When node.js was released in 2009, I didn’t understand why it got so much hype. I understood what it did, but since it didn’t let me do anything I couldn’t do before, it just wasn’t very interesting.
But since then I’ve put a few thoughts together:
5) Event-based programming is an old, old idea. Desktop GUIs have always all been event-based. Threads were only added to windows in, IIRC, Win95. But node.js may well have been many web programmers’ first exposure to the idea. There are upsides and downsides to the event-based approach, compared to threads. But if your language runtime is single-threaded, you never even had a choice. If you’re a good salesman, you sell the upsides regardless. Ruby chose multi-process concurrency, whereas node.js chose event-based concurrency (augmented by processes) .. as did windows ..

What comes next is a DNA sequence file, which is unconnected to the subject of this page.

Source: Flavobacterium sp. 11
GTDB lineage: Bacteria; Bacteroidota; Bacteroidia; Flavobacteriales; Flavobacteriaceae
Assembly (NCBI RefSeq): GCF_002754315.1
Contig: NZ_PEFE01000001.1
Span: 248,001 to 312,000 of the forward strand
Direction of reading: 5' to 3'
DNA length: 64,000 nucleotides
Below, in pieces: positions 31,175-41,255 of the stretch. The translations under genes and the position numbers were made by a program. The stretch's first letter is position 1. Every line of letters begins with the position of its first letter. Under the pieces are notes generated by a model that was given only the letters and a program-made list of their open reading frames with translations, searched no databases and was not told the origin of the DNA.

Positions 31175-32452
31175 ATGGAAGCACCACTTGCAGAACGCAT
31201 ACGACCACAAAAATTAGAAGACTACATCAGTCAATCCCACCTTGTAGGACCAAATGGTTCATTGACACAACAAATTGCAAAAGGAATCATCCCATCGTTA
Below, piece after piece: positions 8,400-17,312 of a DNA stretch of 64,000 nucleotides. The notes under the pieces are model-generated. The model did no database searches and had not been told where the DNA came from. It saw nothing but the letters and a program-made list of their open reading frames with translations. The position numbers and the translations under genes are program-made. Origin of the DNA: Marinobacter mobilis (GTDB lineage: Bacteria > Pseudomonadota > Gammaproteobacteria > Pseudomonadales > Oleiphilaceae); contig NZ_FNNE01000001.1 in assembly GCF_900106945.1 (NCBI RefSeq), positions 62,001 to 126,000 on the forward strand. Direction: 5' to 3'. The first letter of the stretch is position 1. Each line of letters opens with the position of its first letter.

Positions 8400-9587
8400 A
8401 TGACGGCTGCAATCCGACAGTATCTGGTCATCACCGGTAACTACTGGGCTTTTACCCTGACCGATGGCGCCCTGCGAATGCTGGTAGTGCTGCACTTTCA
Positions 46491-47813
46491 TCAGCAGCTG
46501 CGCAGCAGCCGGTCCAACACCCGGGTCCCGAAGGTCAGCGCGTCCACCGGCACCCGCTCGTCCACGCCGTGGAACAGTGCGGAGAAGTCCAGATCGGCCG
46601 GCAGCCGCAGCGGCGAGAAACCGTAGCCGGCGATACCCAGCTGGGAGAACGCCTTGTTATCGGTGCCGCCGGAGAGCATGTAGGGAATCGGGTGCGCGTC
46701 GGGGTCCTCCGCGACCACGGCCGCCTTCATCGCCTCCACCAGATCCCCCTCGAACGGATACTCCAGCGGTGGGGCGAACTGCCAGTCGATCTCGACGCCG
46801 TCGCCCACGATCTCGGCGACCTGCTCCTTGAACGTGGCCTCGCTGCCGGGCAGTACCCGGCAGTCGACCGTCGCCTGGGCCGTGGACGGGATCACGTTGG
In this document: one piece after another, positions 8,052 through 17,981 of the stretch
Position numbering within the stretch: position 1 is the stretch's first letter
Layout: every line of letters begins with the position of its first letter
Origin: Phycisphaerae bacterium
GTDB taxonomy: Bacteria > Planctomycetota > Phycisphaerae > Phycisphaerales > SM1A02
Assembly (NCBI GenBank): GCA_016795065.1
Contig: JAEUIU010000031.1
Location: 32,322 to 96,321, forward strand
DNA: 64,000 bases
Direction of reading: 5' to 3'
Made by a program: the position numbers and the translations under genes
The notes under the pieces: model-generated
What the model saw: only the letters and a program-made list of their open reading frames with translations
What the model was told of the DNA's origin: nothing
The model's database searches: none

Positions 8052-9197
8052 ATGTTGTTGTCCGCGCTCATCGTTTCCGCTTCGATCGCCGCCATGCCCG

7) The old split of “clever server code” and “dumb client code” is fading anyway. Client code is doing more. Webapps on mobile devices are able to better handle flaky networks. Client side code quickly gets to the stage of needing all the design patterns which ‘real apps’ have used – mvc, events systems, stuff that backbone provides.
(Thanks to Cameron for interesting conversations on this topic!)